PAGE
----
The Truth Behind 4 ESG Investing Myths
After 20 years, Environmental, Social and Governance (ESG) investing has entered the mainstream. While the number of ESG classified funds in the marketplace has tripled in the past 15 years, there still seems to be many misconceptions about the investment strategy. Some of these myths include that ESG investing is just a passing trend that leads to unbalanced portfolios and potentially lower returns. The numbers tell a different story; 81% of investors want their investments to deliver competitive returns while promoting positive social and environmental outcomes. Also, 93% of millennials say they would be likely to put all of their investment holdings in responsible investments.
Let’s dive into some of these myths.
- ESG is a passing fad
Some investors dismiss ESG as a potential one time trend in the marketplace. Investor sentiment has fallen in line with the fact that since the majority of portfolios do not pay attention to ESG factors, why should they?
The truth of the matter is, ESG has garnered a lot of interest. Across the U.S., over a quarter trillion dollars is invested in ESG, tripled in the past 15 years. Trends come and go, but this growth story has lasted for 20 years, and continues to grow, so it looks like ESG is no passing trend!
- ESG is just tied to environmental issues
For some investors, ESG investing is only tied to the concept of environmental issues. This may be because environmental issues are front and center in today’s world. One factor that is grossly overlooked is governance - the “G” in ESG. Governance addresses business ethics, corruption and board pay policies…concepts that most investors can support, regardless of where they stand on environmental issues.
- ESG will put me overweight/underweight in certain sectors
Asset allocation is an important part of any investment portfolio (check out our blogs The (Real and True) Benefit of Active Asset Allocation: Part 1 and Part 2), so won’t an environmental and social approach leave portfolios underweight in sectors like energy, materials, etc? An underweight portfolio occurs when the percentage (or weight) of a particular security is lower than what is held in the benchmark portfolio. The potential issue that becomes elevated in this ESG scenario is the possibility of leaving a portfolio lopsided relative to more standard benchmarks.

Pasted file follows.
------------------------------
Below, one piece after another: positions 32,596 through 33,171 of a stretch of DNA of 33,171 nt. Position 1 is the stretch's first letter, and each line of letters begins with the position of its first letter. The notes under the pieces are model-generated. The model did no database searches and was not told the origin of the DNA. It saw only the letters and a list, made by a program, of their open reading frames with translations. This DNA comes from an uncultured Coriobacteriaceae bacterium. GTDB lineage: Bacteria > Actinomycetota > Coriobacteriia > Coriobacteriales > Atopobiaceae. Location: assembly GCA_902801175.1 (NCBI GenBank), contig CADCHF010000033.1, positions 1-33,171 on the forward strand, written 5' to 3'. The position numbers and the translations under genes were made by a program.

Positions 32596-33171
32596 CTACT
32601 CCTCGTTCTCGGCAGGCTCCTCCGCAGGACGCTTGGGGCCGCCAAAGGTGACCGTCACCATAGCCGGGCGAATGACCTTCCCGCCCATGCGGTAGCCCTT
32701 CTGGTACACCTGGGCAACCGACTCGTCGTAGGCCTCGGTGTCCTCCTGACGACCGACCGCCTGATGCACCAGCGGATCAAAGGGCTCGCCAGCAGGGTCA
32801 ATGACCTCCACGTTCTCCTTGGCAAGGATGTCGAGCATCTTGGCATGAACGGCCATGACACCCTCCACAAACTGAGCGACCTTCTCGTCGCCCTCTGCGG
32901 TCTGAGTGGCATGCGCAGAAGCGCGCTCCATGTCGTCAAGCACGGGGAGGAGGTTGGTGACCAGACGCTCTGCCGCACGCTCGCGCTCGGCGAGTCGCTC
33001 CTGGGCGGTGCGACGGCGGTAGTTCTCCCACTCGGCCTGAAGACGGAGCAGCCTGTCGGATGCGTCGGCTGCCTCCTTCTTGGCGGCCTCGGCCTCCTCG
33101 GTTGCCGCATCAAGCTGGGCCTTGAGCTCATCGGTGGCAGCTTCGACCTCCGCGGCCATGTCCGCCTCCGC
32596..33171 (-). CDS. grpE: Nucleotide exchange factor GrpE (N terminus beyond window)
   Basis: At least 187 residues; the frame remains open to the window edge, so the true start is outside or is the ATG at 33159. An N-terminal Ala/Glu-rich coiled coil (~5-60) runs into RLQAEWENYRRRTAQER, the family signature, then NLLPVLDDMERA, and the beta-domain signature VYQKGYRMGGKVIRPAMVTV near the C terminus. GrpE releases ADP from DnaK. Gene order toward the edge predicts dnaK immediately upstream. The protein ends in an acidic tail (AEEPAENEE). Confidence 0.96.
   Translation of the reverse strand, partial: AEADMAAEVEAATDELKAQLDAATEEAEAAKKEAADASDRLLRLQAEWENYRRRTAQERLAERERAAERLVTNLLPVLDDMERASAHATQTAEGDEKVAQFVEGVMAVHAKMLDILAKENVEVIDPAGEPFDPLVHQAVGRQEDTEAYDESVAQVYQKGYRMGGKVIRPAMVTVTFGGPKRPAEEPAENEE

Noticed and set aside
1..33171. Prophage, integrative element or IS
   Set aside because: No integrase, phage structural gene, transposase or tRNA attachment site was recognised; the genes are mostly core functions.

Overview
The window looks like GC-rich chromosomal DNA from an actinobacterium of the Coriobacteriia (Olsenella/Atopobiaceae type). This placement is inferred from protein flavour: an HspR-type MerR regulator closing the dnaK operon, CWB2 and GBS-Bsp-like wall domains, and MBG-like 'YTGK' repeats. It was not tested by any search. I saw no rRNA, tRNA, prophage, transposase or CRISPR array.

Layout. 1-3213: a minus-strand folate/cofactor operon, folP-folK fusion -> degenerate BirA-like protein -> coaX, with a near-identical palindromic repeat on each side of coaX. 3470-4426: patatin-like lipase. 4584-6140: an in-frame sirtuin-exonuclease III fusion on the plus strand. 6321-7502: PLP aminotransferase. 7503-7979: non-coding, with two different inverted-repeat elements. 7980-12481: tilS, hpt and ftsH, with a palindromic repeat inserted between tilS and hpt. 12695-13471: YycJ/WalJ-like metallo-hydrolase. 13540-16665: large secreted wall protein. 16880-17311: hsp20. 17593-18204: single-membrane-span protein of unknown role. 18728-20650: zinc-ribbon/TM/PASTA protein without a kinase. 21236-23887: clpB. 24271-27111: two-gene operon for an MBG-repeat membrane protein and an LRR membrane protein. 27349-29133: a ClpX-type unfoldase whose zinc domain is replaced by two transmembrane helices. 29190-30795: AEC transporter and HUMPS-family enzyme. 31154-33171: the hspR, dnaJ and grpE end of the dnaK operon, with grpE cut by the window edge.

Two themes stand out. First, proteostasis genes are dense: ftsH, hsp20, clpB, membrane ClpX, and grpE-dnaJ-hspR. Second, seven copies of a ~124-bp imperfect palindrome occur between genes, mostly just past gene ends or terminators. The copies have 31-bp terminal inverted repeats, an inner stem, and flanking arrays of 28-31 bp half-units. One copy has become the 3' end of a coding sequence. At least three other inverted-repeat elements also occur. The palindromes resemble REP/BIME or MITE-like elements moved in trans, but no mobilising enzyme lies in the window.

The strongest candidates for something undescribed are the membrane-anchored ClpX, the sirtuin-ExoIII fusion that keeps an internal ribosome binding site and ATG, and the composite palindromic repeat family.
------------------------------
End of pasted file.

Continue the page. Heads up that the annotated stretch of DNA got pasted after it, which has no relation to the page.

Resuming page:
Herein lies why the working with an advisor to advise on and allocate assets appropriately is important. An advisor can look at the overall ESG portfolio through a “sector-neutral” lens. Investors will get market exposure across appropriate sectors leaving a well allocated portfolio with the inclusion of ESG.
4. Investment returns will be sacrificed
Doing good sometimes must come at a cost – one of the most damaging myths surrounding ESG portfolios is that they will underperform a traditional portfolio – recent research shows that this is largely unfounded. Not only have companies with high ESG ratings generally posted lower earnings volatility, but companies with sustainability practices have demonstrated better operational performance. Furthermore, 90% of study results showed a positive link between sustainability and investment performance, suggesting worries over a likely lower return are without merit.
After taking a closer look at some of the main myths, concerns over outsized costs, negative performance and implementation should not prevent you from investing in ESG. Investors are embracing the real story behind responsible investing. Many are already starting to embrace ESG principles for not only their investments, but general day-to-day life as well.
KLR Wealth Management has worked closely with research partners to develop ESG portfolio strategies. Contact us.
Published on: 11.15.19